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The Baffler, No. 18: Margin Call

de Thomas Frank (Editor)

Séries: The Baffler (No. 18)

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from The Un-usable Past by Walter Benn Michaels:

"With respect to at least one art form, market triumphalism has been something of a disaster. The past 25 years have been a sad time for the American novel, and a lot of the best ones have indeed been committed to nothing more than historical caretaking. It's no accident that Toni Morrison's Beloved was proclaimed the best work of American fiction over the period by the New York Times or that prominent also-rans included Blood Meridian, Underworld and The Plot Against America. Even younger writers like Michael Chabon and Colson Whitehead have rushed to take up the burden of the past.

Of course, [Francis:] Fukuyama thought that we'd enjoy flattering ourselves by hearing about the great triumphs of our history. And the extraordinary (and otherwise inexplicable) popularity of admiring biographies of the Founding Fathers suggests he wasn't entirely wrong. But what our novelists have realized is that accounts of the truly horrible things done by and to our ancestors are even more flattering--what we readers really like is to disapprove of other people's bad behavior. In other words, the denunciation of crimes we haven't committed is even more gratifying than the celebration of virtues we don't have.

Thus, even though books about slavery and the Middle Passage, the Holocaust and the extermination of Native Americans are sad almost by definition, it's also true that the logic that produces them and makes them so attractive is profoundly optimistic. Why? Because trying to overcome, say, the lingering inequities of slave labor (a characteristic injustice of the past) doesn't involve trying to overcome the burgeoning inequities of free labor (a characteristic injustice of the present). It doesn't involve criticizing the primacy of markets; it just involves making sure that everyone has equal access to them. So when Beloved reminds us that we are a nation divided by race and racism (and when A Mercy reminds us again), we're being told that what ails us is lingering racism--not out of control capitalism. And when Morrison wins the Nobel Prize and Obama becomes president, we're being reassured that we are headed in the right direction, even if we're not there yet.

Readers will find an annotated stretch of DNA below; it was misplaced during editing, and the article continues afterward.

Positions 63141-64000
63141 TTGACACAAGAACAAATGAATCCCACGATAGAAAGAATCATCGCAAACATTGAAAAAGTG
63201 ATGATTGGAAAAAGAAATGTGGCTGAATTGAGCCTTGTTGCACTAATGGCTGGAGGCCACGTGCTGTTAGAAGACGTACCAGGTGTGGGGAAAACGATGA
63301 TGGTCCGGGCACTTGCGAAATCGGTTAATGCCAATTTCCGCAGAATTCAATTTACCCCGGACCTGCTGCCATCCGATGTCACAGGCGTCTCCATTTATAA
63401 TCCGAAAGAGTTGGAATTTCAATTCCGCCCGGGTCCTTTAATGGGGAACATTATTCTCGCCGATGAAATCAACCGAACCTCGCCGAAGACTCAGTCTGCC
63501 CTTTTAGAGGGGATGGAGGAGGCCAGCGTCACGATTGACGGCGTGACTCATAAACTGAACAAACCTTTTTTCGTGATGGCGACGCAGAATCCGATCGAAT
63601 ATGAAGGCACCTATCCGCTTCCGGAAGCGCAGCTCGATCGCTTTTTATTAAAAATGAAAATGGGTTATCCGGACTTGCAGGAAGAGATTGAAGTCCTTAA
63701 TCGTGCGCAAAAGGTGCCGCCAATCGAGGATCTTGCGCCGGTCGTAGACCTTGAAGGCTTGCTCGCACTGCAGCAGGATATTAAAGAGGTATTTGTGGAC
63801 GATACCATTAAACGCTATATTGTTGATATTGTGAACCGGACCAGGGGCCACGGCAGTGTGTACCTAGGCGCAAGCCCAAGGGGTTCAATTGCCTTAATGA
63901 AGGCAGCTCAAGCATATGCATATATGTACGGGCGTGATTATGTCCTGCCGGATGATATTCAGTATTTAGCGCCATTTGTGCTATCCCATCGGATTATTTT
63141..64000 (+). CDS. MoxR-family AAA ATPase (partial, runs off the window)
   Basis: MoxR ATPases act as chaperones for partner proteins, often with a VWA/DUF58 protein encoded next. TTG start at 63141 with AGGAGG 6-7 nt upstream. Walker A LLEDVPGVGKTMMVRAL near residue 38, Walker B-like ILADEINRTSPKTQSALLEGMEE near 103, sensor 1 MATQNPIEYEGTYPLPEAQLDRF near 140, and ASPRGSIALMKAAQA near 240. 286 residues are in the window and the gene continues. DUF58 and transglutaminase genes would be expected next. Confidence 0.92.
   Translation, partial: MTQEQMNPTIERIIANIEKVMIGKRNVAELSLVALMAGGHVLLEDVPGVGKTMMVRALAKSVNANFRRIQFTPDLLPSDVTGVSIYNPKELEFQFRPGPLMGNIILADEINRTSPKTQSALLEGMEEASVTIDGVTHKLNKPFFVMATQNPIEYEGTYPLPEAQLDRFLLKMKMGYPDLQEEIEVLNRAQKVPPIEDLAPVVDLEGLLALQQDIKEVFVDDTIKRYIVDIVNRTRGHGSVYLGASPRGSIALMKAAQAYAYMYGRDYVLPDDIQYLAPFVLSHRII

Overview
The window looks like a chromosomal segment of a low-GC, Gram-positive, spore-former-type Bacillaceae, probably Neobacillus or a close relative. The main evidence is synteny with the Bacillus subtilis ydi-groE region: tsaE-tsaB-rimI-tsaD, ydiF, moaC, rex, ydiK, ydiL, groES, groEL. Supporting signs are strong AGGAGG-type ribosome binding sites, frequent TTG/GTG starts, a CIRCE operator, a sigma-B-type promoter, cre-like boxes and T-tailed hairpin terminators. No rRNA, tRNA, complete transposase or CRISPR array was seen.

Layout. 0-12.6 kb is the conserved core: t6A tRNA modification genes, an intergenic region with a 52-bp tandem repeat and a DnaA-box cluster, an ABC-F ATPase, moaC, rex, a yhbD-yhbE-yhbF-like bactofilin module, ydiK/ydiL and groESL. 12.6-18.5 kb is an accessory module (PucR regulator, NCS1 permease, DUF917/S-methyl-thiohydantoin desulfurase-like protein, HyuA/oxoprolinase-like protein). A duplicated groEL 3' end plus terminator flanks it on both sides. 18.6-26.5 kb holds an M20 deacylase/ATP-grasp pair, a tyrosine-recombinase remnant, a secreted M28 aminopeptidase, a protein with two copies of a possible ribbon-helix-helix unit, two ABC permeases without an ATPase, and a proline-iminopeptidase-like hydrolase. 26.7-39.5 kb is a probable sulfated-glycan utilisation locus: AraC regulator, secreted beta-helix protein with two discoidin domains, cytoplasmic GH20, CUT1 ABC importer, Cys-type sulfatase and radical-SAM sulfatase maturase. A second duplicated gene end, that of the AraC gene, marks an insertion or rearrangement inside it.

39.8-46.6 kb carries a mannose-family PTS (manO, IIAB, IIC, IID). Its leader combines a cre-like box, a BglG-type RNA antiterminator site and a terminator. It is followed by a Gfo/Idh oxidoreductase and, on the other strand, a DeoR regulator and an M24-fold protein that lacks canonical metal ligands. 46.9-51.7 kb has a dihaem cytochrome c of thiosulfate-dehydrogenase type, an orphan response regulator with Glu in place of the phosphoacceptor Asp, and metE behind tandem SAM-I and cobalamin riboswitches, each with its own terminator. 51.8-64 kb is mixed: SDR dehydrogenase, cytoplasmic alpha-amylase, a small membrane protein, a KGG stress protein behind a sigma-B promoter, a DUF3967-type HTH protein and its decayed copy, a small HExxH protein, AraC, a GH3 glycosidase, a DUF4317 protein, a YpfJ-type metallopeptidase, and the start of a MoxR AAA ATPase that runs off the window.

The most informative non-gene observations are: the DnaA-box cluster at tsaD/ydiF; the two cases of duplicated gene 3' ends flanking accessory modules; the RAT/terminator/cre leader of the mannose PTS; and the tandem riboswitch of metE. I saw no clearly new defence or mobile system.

Increasing inequality is simply not something that American culture, even liberal culture, has had much to say about. Instead, the more unjust and unequal American society has become, the more we have heard about how bad say, the Holocaust was. And as our cultural and economic elites have separated themselves from everyone else, and as the Holocaust has begun to show signs of brand fatigue, enterprising writers like Philip Roth and Michael Chabon have boldly moved beyond condemning bad things that happened in the past to condemning bad things that didn't happen in the past: a Nazi takeover of the US and the exile of a whole society of Easter European Jews to Alaska.

In the real world, meanwhile, things have finally gotten so bad that even the relatively rich have begun to feel the pain. Harvard's endowment is now only about six times what it was in 1987, not 10 times as much. And disapproval of Holocausts is getting some serious competition from fear of poverty. Which is what the vast majority--the victims of the boom--have been worrying about all along. So maybe it's time for us to forget about Nazi bad guys and focus on the free market instead; to stop congratulating ourselves for being against genocide and start asking what it means to be for free trade... ( )
  pessoanongrata | Mar 30, 2013 |
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The Baffler (No. 18)
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